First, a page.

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Group backing Poland Township police levy

LOWELLVILLE — Transparency, openness, citizen-led initiatives and numerous acts of community engagement on the part of the Poland Township Police Department are the key ingredients Drew Carchedi feels are in place to ensure a five-year, 0.73-mill police levy will pass in just under a month.

“I feel energized about this. It’s a great department to support,” Carchedi, who is part of a citizens group called the Committee to Preserve and Protect Poland Township Police, said.

Since early January, the 30-member committee has done more than sing the praises of the department, however. It has raised about $7,500 that is being used primarily for advertising and spreading awareness about the levy, Carchedi said.

He was among the committee members, elected officials and others who attended a 45-minute town hall meeting Wednesday at the Western Reserve Joint Fire District station on South Hubbard Road to support the measure on the March 19 special election ballot.

“I think people feel optimistic that this will pass,” Carchedi said.

The levy will generate about $359,000 per year for general services and operating expenses. It would cost the owner of a $100,000 home about $26 annually. It also would not mean new taxes, police Chief Greg Wilson said.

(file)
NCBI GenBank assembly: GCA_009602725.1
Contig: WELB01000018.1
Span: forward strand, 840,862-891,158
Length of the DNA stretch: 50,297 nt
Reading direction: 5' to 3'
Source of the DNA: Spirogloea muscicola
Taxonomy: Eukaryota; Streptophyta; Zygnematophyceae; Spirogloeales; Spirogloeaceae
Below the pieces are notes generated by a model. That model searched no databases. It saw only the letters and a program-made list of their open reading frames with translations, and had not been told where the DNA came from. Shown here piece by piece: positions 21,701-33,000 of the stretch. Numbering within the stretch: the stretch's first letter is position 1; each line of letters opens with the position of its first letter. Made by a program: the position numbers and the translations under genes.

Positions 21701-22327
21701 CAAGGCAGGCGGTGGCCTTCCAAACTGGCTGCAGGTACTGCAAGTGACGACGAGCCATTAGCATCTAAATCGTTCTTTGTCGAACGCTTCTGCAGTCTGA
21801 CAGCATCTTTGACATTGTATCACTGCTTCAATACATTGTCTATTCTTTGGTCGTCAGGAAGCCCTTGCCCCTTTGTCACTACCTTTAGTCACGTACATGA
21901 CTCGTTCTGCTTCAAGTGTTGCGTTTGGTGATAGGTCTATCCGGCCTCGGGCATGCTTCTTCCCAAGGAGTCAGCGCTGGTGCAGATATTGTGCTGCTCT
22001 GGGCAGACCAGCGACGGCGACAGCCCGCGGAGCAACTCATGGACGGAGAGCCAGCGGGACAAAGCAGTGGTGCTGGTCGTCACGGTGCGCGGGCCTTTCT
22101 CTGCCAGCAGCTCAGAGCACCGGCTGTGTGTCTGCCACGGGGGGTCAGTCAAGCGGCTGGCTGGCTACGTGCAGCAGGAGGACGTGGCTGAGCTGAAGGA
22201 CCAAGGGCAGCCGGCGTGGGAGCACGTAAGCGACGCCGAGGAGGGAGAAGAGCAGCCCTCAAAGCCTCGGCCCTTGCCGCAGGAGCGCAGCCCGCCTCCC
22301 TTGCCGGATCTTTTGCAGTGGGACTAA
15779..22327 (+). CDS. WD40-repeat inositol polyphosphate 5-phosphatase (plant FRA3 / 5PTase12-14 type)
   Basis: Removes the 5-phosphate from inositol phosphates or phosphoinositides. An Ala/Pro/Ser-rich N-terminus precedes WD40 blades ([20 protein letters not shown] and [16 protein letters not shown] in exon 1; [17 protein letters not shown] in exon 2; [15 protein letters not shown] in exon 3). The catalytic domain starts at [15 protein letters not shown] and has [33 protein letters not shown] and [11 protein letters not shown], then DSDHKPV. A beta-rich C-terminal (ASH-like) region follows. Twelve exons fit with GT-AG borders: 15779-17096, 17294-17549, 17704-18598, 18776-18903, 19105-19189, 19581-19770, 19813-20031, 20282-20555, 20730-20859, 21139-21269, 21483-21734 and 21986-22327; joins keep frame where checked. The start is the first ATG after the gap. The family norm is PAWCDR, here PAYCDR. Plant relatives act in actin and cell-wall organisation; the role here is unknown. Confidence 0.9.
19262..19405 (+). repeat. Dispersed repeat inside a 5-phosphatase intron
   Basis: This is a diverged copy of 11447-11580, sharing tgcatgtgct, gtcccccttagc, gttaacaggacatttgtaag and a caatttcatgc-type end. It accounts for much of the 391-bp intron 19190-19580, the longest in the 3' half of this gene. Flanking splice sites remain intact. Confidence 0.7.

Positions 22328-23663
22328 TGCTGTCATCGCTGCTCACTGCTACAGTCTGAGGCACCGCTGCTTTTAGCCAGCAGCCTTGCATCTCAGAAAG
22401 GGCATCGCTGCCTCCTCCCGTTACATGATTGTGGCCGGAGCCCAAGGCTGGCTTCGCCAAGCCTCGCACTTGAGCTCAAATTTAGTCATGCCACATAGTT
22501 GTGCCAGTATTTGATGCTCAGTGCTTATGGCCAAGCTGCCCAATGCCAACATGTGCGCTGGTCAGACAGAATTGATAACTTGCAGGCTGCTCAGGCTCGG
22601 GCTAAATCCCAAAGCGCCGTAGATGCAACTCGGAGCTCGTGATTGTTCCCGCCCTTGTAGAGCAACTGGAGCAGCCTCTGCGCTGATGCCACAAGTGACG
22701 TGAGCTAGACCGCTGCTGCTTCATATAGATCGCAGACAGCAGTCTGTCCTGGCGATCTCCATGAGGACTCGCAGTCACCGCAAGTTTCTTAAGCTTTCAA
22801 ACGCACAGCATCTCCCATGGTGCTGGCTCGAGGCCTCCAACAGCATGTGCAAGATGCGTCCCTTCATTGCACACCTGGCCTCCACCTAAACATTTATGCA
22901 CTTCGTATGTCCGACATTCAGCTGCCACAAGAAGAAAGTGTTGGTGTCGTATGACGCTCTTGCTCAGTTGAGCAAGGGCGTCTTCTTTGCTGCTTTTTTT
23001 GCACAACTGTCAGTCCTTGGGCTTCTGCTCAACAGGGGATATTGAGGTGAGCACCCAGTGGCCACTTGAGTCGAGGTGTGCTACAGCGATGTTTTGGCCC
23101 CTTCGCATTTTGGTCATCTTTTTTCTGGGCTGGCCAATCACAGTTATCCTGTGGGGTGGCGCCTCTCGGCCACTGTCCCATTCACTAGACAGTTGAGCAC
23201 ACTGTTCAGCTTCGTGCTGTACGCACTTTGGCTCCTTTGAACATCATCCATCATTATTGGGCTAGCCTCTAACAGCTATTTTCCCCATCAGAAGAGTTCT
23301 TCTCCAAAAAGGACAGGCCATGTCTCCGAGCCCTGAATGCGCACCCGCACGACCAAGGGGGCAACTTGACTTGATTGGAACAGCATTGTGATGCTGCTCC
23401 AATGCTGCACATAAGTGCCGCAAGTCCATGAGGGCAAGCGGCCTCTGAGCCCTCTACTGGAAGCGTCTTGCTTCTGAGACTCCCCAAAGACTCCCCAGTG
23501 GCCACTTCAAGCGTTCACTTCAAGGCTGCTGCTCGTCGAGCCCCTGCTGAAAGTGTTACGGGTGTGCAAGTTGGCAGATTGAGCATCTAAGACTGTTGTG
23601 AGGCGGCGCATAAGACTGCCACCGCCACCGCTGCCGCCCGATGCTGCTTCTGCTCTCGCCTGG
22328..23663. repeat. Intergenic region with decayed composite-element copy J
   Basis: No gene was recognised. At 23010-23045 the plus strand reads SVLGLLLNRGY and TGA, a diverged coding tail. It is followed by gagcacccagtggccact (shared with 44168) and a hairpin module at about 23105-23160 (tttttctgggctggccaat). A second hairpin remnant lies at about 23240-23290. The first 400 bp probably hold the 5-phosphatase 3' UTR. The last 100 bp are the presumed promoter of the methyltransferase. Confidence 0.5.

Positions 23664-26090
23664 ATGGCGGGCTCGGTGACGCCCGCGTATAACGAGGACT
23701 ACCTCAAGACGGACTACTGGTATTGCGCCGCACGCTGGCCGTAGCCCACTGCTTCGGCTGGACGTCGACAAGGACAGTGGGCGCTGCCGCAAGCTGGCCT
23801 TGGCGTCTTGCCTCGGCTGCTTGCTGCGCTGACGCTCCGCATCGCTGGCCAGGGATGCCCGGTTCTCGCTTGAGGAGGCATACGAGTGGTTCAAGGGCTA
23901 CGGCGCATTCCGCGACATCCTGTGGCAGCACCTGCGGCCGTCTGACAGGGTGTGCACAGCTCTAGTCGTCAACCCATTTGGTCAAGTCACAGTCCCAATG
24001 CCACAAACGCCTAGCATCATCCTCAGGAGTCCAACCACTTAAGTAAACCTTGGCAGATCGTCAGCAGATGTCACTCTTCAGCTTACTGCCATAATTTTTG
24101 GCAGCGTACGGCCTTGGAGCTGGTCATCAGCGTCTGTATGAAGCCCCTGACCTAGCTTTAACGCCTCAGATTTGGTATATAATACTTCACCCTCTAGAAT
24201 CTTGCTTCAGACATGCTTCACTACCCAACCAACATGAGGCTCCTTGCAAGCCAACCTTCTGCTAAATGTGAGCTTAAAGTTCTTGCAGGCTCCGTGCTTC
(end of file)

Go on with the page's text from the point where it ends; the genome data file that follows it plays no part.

A five-year levy, set at 0.98 mills, was defeated in the Nov. 7 general election, in part, because of what some officials felt was confusing or ambiguous language on the ballot. Specifically, the words “new” and “additional” in the language led many voters last fall to believe it would mean an increase in their taxes, township Trustee Eric Ungaro said at the time.

During his presentation at the informational session, Wilson said if the levy passes, it will replace the one from 1978, which expired Dec. 31. Nevertheless, this measure will collect the same amount of taxes as the 1978 one, he said

Efforts continue to engage the community to be sure more people are educated and know the facts about the measure, Wilson said, adding the millage was dropped from 0.98 to 0.73 to reflect the 2024 property reevaluations.

Trustee Joanna Wollet said approval would allow the department to maintain sustainability and continue moving in a direction of growth.

‘We’re a very proactive department,” Ungaro said.

He and fellow Trustee Edward Kempers echoed Wollet’s assessment, saying the department must receive the funding to continue providing essential services to the community of about 15,000 residents.

Wilson told those at Wednesday’s meeting his department also was recently awarded a $47,000 grant for body cameras. In addition, the department is taking further steps to ensure its officers remain as well as possible physically, mentally and emotionally, he said.

The department has 19 officers, including one who serves part-time on the county’s Crisis Response Team, Wilson said.

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